World map showing multi-model mean efficacy (ERFsst) distribution in the five-times sulfate aerosol concentrations or emissions experiment
Multi-model mean efficacy (ERFsst) distribution—defined as the ratio of temperature change per unit radiative forcing relative to that due to carbon dioxide change—in the five-times sulfate aerosol concentrations or emissions experiment (5×SO4). Hatching shows where the multi-model mean is less than the inter-model standard deviation. Credit: Richardson et al. [2019], Figure 2d
Source: Journal of Geophysical Research: Atmospheres

How does global surface temperature respond to different forcings, such as carbon dioxide or aerosols? Previous works have shown that the forcing efficacies of different agents can differ substantially and that their calculations are sensitive to the definition of the radiative forcings used.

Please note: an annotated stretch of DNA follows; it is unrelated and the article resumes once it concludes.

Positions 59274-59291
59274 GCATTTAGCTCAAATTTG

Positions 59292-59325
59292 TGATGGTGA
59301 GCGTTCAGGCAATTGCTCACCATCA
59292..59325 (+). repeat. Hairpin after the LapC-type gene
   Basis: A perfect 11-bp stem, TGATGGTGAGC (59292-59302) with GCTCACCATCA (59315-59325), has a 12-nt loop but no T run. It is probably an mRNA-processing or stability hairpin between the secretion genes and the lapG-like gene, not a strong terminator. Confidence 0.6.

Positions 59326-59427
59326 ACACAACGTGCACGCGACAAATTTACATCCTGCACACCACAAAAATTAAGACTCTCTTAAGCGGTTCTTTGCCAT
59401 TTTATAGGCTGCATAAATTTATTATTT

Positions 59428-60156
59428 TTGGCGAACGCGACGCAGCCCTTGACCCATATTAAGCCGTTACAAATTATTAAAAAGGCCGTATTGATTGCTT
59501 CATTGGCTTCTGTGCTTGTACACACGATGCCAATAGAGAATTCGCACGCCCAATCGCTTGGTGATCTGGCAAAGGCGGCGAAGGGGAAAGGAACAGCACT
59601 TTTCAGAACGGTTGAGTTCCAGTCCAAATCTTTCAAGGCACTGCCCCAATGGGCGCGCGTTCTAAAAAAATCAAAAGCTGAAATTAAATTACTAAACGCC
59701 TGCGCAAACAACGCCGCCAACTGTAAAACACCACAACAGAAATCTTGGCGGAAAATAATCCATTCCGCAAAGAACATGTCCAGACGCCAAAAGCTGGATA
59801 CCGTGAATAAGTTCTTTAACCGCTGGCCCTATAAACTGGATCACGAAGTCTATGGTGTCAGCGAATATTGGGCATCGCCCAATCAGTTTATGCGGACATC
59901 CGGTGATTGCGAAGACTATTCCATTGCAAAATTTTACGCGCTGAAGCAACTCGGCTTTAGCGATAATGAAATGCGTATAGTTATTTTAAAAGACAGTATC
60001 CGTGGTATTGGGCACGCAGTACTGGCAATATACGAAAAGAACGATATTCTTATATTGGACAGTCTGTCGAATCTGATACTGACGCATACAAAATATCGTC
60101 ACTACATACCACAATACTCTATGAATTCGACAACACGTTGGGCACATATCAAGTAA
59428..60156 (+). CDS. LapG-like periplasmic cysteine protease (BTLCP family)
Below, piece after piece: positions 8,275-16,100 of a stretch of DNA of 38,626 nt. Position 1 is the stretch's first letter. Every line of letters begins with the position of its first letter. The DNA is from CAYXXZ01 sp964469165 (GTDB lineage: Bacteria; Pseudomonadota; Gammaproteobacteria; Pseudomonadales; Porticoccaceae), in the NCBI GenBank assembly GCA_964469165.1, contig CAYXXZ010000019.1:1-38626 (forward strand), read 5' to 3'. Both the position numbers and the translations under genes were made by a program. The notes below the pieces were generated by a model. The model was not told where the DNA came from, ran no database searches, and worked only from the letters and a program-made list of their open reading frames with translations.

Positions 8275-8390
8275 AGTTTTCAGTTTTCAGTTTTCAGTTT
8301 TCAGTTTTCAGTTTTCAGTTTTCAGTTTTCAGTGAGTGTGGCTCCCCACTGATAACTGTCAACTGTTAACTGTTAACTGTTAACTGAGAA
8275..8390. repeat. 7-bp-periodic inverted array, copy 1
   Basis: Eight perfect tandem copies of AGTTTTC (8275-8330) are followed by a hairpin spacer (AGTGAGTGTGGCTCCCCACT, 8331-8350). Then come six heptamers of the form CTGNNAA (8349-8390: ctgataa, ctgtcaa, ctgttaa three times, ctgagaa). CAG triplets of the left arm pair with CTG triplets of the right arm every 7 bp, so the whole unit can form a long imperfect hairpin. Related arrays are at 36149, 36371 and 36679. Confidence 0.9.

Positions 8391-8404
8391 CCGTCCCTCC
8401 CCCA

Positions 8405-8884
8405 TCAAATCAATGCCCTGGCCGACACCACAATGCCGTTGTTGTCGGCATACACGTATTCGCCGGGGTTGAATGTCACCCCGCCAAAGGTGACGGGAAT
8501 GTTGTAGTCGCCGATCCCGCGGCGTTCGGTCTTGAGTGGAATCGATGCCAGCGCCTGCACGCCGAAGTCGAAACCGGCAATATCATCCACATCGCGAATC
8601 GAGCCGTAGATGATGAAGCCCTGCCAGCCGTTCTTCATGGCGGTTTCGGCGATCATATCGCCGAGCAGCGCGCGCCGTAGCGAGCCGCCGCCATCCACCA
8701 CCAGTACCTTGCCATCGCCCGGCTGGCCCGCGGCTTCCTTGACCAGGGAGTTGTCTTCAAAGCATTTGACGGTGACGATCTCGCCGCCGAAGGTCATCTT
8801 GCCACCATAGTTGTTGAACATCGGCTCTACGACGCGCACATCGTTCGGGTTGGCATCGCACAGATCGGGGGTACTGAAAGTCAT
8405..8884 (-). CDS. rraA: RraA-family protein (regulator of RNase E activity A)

By invoking a simple step-response model along with the derived multi-model mean response curves for different forcing agents, Richardson et al. [2019] found that efficacies for major anthropogenic forcing agents is close to unity so that they should not strongly affect estimates of climate sensitivity derived from the historical period. In addition, the authors provide interesting plots showing spatial distribution of forcings and the responses to different forcings. These results are important for understanding historical simulations, constraining climate sensitivity from the historical record, projecting future climate change.

Citation: Richardson, T. B., Forster, P. M., Smith, C. J., Maycock, A. C., Wood, T., Andrews, T., et al. [2019]. Efficacy of climate forcings in PDRMIP models. Journal of Geophysical Research: Atmospheres, 124, 12824– 12844.  

—Minghua Zhang, Editor in Chief, JGR: Atmospheres

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